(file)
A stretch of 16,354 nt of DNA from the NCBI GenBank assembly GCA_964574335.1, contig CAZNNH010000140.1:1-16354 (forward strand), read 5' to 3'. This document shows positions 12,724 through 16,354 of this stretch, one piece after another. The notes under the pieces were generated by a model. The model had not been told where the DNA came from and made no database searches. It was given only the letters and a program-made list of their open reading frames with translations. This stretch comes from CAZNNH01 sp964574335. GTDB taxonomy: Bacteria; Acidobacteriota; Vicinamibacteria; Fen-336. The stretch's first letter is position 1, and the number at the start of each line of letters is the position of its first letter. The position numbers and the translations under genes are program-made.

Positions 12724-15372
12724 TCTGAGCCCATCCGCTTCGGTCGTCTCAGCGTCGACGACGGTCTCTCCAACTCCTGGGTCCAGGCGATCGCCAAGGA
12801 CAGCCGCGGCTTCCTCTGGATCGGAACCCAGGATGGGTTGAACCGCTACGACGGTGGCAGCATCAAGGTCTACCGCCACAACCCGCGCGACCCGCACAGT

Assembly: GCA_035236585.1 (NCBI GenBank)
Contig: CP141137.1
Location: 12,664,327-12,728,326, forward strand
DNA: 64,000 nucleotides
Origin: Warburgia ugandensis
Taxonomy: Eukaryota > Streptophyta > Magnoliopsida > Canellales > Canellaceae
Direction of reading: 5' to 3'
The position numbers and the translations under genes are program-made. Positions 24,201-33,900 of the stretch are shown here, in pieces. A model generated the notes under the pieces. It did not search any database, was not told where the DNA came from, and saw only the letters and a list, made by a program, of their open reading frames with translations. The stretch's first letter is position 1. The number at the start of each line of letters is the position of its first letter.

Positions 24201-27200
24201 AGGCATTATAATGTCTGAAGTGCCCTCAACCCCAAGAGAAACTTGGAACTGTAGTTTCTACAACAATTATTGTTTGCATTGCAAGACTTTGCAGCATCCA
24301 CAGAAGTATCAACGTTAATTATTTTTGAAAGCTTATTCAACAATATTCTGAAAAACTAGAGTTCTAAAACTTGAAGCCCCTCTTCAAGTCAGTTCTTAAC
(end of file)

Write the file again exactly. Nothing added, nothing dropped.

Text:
A stretch of 16,354 nt of DNA from the NCBI GenBank assembly GCA_964574335.1, contig CAZNNH010000140.1:1-16354 (forward strand), read 5' to 3'. This document shows positions 12,724 through 16,354 of this stretch, one piece after another. The notes under the pieces were generated by a model. The model had not been told where the DNA came from and made no database searches. It was given only the letters and a program-made list of their open reading frames with translations. This stretch comes from CAZNNH01 sp964574335. GTDB taxonomy: Bacteria; Acidobacteriota; Vicinamibacteria; Fen-336. The stretch's first letter is position 1, and the number at the start of each line of letters is the position of its first letter. The position numbers and the translations under genes are program-made.

Positions 12724-15372
12724 TCTGAGCCCATCCGCTTCGGTCGTCTCAGCGTCGACGACGGTCTCTCCAACTCCTGGGTCCAGGCGATCGCCAAGGA
12801 CAGCCGCGGCTTCCTCTGGATCGGAACCCAGGATGGGTTGAACCGCTACGACGGTGGCAGCATCAAGGTCTACCGCCACAACCCGCGCGACCCGCACAGT

Assembly: GCA_035236585.1 (NCBI GenBank)
Contig: CP141137.1
Location: 12,664,327-12,728,326, forward strand
DNA: 64,000 nucleotides
Origin: Warburgia ugandensis
Taxonomy: Eukaryota > Streptophyta > Magnoliopsida > Canellales > Canellaceae
Direction of reading: 5' to 3'
The position numbers and the translations under genes are program-made. Positions 24,201-33,900 of the stretch are shown here, in pieces. A model generated the notes under the pieces. It did not search any database, was not told where the DNA came from, and saw only the letters and a list, made by a program, of their open reading frames with translations. The stretch's first letter is position 1. The number at the start of each line of letters is the position of its first letter.

Positions 24201-27200
24201 AGGCATTATAATGTCTGAAGTGCCCTCAACCCCAAGAGAAACTTGGAACTGTAGTTTCTACAACAATTATTGTTTGCATTGCAAGACTTTGCAGCATCCA
24301 CAGAAGTATCAACGTTAATTATTTTTGAAAGCTTATTCAACAATATTCTGAAAAACTAGAGTTCTAAAACTTGAAGCCCCTCTTCAAGTCAGTTCTTAAC